“Sorry, sorry, sorry,” I said lamely to my crushed teammate. “I don’t know what happened. I thought we were going to wait to get to the other end of the court where your friend is standing! It was the wrong basket! Sorry!” 
“That was really low,” he said sadly, shaking his head at his pupil, who stood ashamed and misunderstood. Paul spoke with little emotion. He didn’t have to.
We”ll never know if the recruiter actually saw that disaster. We do know that Paul got his scholarship anyway, got his degree, then went on to distinguish himself as a gifted educator.
Paul suffered about a dozen heart attacks before one finally took him last month. His obituary impressively tells of his lifelong association with education throughout the state, concluding that Paul will be remembered for his commitment to education, his unwavering devotion to his family, and his life-long friendships. 
Sadly, he got no help from me.

Thursday, July 13, 2017

Three generations under the drone

Sam, Grandpa John, Tom--Sam's Uncle, who let her try flying it today.

Tom pilots the new drone home, above, as Grandpa and Sam watch. Tom brought the new GoPro drone and camera to our neighbor John's backyard today, skillfully navigating his machine about before bringing it in for closer inspection. This model is quiet, has a stabilized camera, and costs about $1000. We won't worry about him looking into our windows; he's packed it up and will take it with him when he's done visiting.


Wine center, left, -- puppets, ships and other hobby craft built on white area.
Therapy comes in many forms. Now that laptops and smaller devices are in vogue, we don't need the big computer room in the basement built in the days of the big XTs and their bulky support equipment. And besides, we had a real job back then.
Using materials from two walls that were torn out, we recycled the space into this hobby shop, complete with easy chair for the occasional rest. Stan did most of the work, with Andrew pitching in as needed.
Caitie, personal trainer at Dakotah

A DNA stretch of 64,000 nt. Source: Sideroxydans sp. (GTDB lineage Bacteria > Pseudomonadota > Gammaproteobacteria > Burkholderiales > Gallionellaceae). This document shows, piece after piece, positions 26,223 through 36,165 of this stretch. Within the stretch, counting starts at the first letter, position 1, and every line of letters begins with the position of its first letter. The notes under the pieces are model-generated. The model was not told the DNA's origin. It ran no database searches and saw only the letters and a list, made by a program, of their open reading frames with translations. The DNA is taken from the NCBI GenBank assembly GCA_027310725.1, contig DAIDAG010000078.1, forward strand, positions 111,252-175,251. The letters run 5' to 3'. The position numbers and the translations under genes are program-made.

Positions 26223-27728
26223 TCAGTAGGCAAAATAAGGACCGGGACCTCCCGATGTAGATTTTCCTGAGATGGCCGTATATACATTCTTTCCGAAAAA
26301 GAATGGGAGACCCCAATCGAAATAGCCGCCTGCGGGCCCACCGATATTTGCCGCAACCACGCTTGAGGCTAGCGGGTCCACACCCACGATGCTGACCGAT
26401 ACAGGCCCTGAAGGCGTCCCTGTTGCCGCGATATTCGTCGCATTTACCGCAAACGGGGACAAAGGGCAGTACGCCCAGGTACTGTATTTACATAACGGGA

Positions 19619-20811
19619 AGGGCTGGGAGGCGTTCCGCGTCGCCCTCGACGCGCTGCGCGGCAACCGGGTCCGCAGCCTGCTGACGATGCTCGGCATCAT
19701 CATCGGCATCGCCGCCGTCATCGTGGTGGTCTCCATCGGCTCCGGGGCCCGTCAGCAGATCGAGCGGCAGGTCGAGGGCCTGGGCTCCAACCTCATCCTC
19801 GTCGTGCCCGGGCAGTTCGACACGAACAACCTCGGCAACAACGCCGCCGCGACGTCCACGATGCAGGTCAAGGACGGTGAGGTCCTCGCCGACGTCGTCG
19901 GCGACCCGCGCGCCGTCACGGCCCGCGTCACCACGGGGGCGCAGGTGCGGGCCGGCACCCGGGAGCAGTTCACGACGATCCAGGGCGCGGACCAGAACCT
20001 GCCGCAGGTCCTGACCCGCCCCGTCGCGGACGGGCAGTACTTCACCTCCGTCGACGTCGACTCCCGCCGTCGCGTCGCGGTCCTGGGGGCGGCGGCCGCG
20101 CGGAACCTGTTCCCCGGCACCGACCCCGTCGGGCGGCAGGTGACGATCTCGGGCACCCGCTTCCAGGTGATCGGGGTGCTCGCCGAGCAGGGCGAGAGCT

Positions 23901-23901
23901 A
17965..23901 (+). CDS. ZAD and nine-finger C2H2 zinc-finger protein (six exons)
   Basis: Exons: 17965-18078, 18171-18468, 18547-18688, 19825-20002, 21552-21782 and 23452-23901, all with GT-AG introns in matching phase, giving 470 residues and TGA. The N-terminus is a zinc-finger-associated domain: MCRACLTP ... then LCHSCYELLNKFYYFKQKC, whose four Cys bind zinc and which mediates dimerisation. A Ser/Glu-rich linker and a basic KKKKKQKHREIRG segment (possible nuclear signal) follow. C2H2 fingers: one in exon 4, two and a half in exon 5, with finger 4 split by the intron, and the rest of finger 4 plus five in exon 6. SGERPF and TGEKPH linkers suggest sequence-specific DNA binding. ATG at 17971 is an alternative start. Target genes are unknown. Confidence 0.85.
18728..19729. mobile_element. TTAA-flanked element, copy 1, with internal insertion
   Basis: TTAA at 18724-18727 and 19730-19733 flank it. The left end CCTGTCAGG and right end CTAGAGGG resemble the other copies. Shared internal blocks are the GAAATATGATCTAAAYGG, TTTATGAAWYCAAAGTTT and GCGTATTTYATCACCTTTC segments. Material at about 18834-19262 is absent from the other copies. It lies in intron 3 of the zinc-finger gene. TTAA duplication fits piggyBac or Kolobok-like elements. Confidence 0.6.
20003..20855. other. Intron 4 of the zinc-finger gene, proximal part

The space was built from "mungo" -- stuff that sits around the garage because it's too good to throw away. The painted area is the new bench made from mungo, the wine storage is not painted and was in the original room.
Stan spent a lot less time in the gym to get this project completed, but using a power driver, chop saw, hammer and climbing a ladder seems every bit as therapeutic. (Don't worry Caitie, he's coming back to the gym for more dumbbell and machine work.)
We continue to be grateful for Stan's stroke recovery.

Monday, July 10, 2017

You can do it. . .

A brand-new barn swallow got out of his nest and peered over the edge of the deck, a 15-foot drop to a concrete patio. Nonetheless, the fledge had a successful flight moments later. The barn swallow nest has become a source of controversy. Their dirty nests attach to the house and leave a mess, mom and dad swallow attack passers-by. But they're so cute.

Sunday, July 09, 2017

Jennifer's new floor

Jennifer and Terry -- a killer floor team it turns out -- installed this wooden floor during the past week, one nail at a time. The tough part was making the trap door, but they did and it is smooth as silk. The house is looking good.

Wednesday, July 05, 2017

Birth Day and Abbey Point Night combine for nice evening out

That's a new birthday shirt he wore to Abbey Point night. New neighbors, Kitty and Stacey are to his left. 
A handy carrying case is included.
In a happy coincidence, Stan's birthday was on the same night that the neighbors gather each month -- the first Wednesday of the month. Earlier today during birthday week, Andrew presented an Impact Wrench and bits to the birthday boy. Just the thing for someone who already has a power screwdriver from a previous event. Please note that the driver matches the jacket and safety glasses. It was a nice birthday, more to come.
It's Birthday Week, ya know.

Monday, July 03, 2017

Happy Birthday dinner at Jordan

Longtime business associate Laurie treated us to dinner out tonight at the Jordan Steakhouse, the first 70th birthday celebration this week for her old partner in crime. She's now the publisher of four Scott County newspapers. Topping it all off, of course, was a free birthday dessert.

Mrs. Columbo

We've been watching reruns of "Colombo," the detective who constantly references his wife during the show but we never actually see her. Andrew, left, does the same. He's been helping us on some projects and he often refers to his partner. We've heard so much about her over the months, but never met her so we took to calling her "Mrs. Columbo," and told Andrew that he didn't actually have a significant other, that she probably didn't exist... except in his imagination.
Well, yesterday Andrew put an end to all that when she drove out to the house for a chat and a bite. So, Mrs. Columbo exists! Nice meeting her at last.